this year. you said you expected that to happen as sf the data come in as you forecast. >> this is my own view on this. i expect to see unemployment get down to about 5% and dip below that later this year or early next year. i expect to see continuing signs that inflation is stabilized and may be underlying moving back to 2%. zero interest rates, in the extraordinary accommodation we have in place i don't think is necessary to support growth. i think the time to start raising growth in the future in my perspective. we'll watch all the data i hear from all of my colleagues and contacts in the community. manus: great interview there. you want to stay with bloomberg, because later today we'll speak with the bank of england's lone dissenter. that is at 12 noon with jonathan ferro.
lucy, listening to williams there, in the near future -- in the near future, it is all data dependent but he is clearly aligning himself in the hawkish camp. where do you stand in the great debate? >> well, it looks as if since it is last -- a balanced adjustment, we now have monetary conditions which are slightly more favorable for raising. precisely e're where we are with a different balance. so we're still around 50/50. they probably don't know themselves yet. manus: they had a pretty bad reporting season. >> they would very much appreciate to have a margin. manus: let's talk about some of your big cause. you took some money off health care. you're not running to buy energy. but if the opportunity presents itself, you would.
you have some conviction calls. we have u.b.s. i like that name. sergio to go see monti in a couple weeks. are they the leader in that group for you? >> we like wealth management. look at morgan stanley's results. it is doing well. that seems to us to be a q.e. beneficiary. also there is a trend in asia for more assets that need managing. it seems to be a structural trend. u.b.s. has a brand which has survived throughout the financial crisis. everything that they and others were involved in were the brand that still has credibility and they are gaining market shares. that is part of it that we like. we're not keen on investment banking and that is the reason why we're we're happy that we are -- manus: i want to recap some of the headlines that we had from the e.c.b. and get your take on them.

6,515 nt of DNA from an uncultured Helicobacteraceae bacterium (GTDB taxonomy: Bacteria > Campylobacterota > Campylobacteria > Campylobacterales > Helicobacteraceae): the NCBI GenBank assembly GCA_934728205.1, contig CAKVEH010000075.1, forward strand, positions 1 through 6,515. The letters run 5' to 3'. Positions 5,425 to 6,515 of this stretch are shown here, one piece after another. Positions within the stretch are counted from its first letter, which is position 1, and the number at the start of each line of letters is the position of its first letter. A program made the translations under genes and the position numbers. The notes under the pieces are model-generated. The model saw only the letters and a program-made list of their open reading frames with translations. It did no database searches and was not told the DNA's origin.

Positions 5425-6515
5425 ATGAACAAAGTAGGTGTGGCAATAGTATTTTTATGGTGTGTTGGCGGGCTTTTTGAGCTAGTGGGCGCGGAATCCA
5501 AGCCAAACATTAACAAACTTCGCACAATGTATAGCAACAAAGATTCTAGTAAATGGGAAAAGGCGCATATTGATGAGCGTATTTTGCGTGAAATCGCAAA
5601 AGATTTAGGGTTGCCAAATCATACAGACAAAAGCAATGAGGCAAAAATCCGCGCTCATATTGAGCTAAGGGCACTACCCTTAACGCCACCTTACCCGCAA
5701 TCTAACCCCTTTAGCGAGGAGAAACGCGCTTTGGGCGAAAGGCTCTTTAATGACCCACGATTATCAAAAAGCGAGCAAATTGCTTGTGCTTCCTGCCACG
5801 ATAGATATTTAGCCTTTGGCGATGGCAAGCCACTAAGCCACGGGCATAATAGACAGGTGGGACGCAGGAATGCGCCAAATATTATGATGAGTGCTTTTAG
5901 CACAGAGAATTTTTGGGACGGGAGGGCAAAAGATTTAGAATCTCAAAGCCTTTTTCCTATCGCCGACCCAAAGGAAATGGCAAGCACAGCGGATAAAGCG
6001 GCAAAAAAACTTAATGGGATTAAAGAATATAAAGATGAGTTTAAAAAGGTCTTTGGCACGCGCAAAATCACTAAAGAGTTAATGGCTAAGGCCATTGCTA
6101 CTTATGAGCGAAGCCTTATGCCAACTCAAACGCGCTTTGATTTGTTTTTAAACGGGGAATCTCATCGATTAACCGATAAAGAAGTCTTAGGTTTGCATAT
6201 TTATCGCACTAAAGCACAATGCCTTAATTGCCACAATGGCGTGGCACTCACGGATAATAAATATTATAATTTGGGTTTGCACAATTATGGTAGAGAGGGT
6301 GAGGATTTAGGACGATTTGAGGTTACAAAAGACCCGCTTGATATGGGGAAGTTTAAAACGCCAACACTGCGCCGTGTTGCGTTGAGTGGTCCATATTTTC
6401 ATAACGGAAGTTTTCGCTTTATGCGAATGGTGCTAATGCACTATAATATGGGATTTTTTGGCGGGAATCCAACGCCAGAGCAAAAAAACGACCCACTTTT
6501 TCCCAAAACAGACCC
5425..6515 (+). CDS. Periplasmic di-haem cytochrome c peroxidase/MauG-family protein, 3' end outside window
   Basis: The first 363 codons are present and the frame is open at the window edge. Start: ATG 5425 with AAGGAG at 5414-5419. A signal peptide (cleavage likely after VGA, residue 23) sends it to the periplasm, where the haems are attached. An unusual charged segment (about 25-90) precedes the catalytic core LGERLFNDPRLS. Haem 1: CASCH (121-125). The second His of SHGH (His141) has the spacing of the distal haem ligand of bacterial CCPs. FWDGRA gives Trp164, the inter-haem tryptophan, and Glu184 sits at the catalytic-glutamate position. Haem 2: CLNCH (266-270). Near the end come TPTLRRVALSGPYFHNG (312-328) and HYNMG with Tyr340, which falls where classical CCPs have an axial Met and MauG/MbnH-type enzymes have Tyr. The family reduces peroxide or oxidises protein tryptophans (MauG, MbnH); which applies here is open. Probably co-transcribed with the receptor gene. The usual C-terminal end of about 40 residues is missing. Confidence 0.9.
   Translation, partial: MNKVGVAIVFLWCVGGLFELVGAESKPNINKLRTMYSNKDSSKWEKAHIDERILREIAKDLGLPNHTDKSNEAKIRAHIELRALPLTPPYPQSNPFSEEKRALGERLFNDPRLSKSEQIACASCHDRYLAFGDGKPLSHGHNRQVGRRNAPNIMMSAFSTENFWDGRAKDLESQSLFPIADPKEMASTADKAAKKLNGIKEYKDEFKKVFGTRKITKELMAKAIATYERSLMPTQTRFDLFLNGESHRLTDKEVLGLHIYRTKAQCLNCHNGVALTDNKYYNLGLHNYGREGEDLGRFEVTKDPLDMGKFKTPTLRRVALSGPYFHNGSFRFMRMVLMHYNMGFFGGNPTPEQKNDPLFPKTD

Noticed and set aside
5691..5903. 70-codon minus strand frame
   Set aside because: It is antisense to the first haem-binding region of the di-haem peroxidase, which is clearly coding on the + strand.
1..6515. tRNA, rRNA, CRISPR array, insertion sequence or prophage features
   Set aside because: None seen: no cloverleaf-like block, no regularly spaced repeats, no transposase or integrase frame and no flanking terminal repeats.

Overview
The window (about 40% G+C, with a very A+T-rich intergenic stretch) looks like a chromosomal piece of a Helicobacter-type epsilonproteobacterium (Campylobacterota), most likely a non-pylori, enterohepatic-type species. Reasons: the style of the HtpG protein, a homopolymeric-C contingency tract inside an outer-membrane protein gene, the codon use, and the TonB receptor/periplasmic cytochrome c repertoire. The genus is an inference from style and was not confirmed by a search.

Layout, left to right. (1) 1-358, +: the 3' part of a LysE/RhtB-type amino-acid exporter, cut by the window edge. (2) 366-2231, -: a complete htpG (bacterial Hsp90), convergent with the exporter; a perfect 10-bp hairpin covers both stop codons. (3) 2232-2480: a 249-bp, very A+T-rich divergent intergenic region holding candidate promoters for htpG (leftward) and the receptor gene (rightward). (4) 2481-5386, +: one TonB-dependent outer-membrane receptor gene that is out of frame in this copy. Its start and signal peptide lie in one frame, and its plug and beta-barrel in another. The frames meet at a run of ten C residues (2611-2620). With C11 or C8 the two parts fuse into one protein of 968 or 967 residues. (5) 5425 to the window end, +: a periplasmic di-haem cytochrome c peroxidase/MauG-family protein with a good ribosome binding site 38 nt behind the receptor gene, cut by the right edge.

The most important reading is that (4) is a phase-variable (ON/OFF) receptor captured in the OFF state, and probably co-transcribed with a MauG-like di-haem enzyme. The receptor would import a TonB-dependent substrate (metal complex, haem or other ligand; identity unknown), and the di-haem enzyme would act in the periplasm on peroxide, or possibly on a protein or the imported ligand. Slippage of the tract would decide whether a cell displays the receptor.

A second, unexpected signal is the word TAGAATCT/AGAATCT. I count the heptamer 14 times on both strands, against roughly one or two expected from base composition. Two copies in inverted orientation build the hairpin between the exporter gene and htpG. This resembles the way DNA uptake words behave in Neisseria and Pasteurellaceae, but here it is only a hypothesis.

they released this report a few minutes ago and basically said that banks ease lending standards to companies in the third quarter. they say q.e. has had a net ing impact on the credit standards in the third quarter and here is the golden ticket. e.c.b. bank reports rising demands for company loans and for mortgages. this is nirvana, isn't it? >> not quite yet. it is a step in the right direction. it is not we have been -- we have seen some pickup in lending over the past six months in europe. previous to that, interest rates were very low but there was no confidence and there was really no activity. we're talking, you know, very small numbers. but it is moving in the right direction. if we can continue on this path, and we need need more q.e. , but that seems to be available, then we can see if this recovery can be -- and
little bit of -- because at the moment, you can barely see it. manus: you have to stay with me. we're going to talk canada and commodities in a very short time. mcdonald from allianz global investors. 6 billion. yep, that's right. $6 billion, oh, to be the man or whom that pressed that. we'll take a look at deutsche bank's costly mistake. coming up next. ♪
manus: welcome back. this is "the pulse" live on bloomberg television, radio, also streaming on your tablet, on your phone and on bloomberg.com. troubles in an apparent error. deutsche bank reportedly sent about $ billion to a u.s. hedge fund client in june. before recovering the money a day later. here is hans nichols. hans, this is a pretty significant amount of money to send to the wrong destination for anyone. hans: i think that is correct. we have $6 billion. it was trovered next day. the financial times initially broke this story. we should give them credit. i want to show you what the receipt did when they reported it. this is one way to see what